Words matter. These are the best Museum Quotes from famous people such as Bob Beamon, Willard Van Orman Quine, David Amram, Keith Gessen, Rafael Moneo, and they’re great for sharing with your friends.
I’m Chief Executive Officer at Art of the Olympians Museum in Fort Myers, Florida, which was founded by my Mexico City teammate Al Oerter and his wife Cathy in 2005. It shows that Olympians can have another life; we have got art from more than 100 Olympians.
Uncritical semantics is the myth of a museum in which the exhibits are meanings and the words are labels. To switch languages is to change the labels.
We met with the poet Frank O’Hara, who was a link between Upper and Lower Bohemia, and who worked at the Museum of Modern Art, where we had hoped to do the readings.
After Stalin died, the Soviet Union began inching toward the world again. The ban on jazz was lifted. Ernest Hemingway was published; the Pushkin Museum in Moscow hosted an exhibit of the works of Picasso.
At the Museum of Roman Art, the logic of the forms is very much modern. But in spite of that, the idea of the construction could be related to a historical time.
As I went through ‘This Progress,’ one of two performance pieces by Tino Sehgal that transform Frank Lloyd Wright’s emptied-out spiral into a dreamy Socratic-purgatorial journey, the museum literally fell away. I was suspended in some weird nonspace.
Science gave me a cosmic religious feeling, and I would get the same feeling when I was dragged to the Met and the Museum of Modern Art.
I think that still, for the most part, even in 2010, the vast majority of museum shows and gallery shows and gallerists are pretty much dominated by men. So having a sense of what women are up to, for me, frankly, is very, very important.
When I die there may be a paragraph or two in the newspapers. My name will linger in the British Museum Reading Room catalogue for a space at the head of a long list of books for which no one will ever ask.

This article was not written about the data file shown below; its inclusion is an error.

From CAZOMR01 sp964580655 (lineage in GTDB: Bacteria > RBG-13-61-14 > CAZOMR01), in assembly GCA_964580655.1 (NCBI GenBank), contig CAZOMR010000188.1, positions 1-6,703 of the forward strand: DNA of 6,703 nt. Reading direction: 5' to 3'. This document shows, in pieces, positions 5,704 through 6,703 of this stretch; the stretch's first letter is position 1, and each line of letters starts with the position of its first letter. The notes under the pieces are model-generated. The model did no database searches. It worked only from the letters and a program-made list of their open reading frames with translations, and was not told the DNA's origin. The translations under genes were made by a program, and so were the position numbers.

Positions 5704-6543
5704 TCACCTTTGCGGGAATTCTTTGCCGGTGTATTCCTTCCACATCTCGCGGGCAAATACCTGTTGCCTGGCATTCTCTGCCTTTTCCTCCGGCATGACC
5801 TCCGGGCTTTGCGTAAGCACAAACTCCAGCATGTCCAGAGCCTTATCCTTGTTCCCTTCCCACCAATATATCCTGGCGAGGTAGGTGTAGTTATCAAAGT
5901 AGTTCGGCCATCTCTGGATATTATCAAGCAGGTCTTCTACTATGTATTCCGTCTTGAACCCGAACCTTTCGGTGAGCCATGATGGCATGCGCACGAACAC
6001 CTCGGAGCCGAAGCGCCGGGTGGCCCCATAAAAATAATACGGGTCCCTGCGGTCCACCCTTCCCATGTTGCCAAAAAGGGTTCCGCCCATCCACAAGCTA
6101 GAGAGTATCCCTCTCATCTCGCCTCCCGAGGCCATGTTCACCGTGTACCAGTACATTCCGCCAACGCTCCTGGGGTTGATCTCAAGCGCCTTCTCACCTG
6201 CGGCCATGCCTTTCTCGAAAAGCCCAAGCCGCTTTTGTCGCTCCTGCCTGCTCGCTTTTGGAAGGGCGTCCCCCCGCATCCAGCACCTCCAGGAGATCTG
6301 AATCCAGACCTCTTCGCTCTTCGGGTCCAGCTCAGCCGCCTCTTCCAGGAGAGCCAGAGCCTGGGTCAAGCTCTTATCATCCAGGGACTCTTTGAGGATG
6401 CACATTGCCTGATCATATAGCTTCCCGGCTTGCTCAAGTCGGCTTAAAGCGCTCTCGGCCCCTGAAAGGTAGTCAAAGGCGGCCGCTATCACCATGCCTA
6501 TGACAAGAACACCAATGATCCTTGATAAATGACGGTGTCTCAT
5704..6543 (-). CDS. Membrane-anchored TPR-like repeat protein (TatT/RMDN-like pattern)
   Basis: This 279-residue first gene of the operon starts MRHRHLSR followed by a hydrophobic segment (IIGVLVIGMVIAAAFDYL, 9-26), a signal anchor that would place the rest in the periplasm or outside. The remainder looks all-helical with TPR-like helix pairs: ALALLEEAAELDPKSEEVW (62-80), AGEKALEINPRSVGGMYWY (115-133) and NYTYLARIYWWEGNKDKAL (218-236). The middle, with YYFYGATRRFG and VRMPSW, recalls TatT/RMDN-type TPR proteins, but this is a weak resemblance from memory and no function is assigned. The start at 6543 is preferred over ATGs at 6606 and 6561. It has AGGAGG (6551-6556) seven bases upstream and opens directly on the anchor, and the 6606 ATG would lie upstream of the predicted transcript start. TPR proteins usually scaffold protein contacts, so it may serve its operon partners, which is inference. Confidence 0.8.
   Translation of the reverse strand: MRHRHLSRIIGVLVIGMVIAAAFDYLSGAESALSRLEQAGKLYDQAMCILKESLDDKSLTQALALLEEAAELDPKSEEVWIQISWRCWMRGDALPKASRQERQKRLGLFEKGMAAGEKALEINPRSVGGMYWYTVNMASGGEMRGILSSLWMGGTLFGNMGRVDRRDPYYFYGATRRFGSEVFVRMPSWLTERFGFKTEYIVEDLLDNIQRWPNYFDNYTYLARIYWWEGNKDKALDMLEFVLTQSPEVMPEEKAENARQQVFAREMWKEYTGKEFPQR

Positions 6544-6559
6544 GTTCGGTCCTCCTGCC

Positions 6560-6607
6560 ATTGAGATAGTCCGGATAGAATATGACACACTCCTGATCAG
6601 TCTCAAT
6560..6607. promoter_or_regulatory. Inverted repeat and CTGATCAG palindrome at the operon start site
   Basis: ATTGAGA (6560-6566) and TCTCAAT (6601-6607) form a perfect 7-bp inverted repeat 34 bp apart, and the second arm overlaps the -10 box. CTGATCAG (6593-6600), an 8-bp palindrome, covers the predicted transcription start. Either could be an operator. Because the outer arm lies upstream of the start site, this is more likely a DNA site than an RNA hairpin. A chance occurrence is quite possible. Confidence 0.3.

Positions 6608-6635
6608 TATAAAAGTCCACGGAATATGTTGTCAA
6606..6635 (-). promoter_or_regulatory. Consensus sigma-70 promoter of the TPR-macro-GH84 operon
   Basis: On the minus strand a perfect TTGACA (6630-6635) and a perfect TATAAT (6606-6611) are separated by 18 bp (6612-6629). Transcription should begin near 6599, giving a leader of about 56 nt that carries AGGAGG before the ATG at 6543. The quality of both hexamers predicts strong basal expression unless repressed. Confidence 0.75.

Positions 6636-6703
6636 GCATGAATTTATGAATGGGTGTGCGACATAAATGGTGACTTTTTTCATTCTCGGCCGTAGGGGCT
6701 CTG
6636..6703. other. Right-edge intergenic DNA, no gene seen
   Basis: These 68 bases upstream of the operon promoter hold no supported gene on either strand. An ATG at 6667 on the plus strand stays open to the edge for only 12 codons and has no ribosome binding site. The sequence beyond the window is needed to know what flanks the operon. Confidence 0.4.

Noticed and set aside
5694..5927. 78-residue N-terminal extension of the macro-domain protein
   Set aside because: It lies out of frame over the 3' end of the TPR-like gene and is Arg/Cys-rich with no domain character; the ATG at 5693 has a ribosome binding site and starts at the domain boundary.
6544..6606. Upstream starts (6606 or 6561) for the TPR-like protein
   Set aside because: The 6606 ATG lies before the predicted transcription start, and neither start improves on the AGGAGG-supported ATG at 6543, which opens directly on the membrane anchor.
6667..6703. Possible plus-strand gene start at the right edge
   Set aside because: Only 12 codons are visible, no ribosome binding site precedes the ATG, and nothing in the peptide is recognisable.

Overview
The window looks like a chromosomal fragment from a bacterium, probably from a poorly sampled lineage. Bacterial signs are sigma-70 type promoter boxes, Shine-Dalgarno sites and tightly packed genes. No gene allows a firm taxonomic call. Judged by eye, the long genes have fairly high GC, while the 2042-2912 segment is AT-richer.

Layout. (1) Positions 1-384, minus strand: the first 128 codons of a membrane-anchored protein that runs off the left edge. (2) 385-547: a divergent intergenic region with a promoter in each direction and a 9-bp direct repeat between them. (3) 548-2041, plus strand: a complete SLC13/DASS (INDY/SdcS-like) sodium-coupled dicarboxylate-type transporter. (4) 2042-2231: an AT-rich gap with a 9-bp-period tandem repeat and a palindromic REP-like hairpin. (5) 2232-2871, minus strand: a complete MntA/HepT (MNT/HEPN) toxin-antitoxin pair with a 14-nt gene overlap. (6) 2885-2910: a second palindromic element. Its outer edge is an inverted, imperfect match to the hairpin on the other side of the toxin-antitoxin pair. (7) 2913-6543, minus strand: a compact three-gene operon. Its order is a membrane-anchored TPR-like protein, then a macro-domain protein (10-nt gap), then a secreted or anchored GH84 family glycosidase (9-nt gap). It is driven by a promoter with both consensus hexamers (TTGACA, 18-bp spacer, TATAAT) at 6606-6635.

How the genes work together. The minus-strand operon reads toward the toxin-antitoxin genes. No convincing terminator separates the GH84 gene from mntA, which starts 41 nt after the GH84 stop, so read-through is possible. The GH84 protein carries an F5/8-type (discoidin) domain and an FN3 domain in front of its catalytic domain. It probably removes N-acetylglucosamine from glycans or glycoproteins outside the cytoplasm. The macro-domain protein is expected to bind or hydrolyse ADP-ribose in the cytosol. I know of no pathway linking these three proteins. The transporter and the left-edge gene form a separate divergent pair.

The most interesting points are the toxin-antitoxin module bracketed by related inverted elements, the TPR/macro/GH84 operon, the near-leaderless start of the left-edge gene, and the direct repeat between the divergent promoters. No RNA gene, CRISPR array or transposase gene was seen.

I’m in a museum. I’m a relic.
I have a passion for modern and contemporary art. I spend a lot of time in museums; I particularly like the Guggenheim, MoMA in New York or LACMA and the Getty Museum in Los Angeles, for example. I cannot wait for the Louis Vuitton Foundation to open.
I’m not exactly a huge Beatles fan, but when I have a chance to visit a legendary place like the Beatles museum, I definitely use it. It’s historic.
What does culture mean? It’s not a physical thing. I love a museum, but that, for me, doesn’t make you a better person.
I was raised in South Carolina; I wasn’t aware of any art in South Carolina. There was a minor museum in Charleston, which had nothing of interest in it. It showed local artists, paintings of birds.
That which, perhaps, hears more nonsense than anything in the world, is a picture in a museum.
For ‘The Journal of Finn Reardon,’ I traveled to New York City and walked the streets where Finn and his friends would have lived, worked, and played. I visited the Tenement Museum on Orchard Street and toured an actual flat in which families like Finn’s might have lived.
A collection that embraces the whole world allows you to consider the whole world. That is what an institution such as the British Museum is for.
It was a movement that had all the art critics, all the museum directors in its thrall.
Every museum is full of nice things. That’s the opposite of before. It was important things or serious things. Now we have interesting things.
If you want proof of what the country is really all about, just walk through the National September 11 Memorial Museum. Here it is, in the faces of the victims, in the stories of bravery, in the souls and memory of the survivors, the next of kin.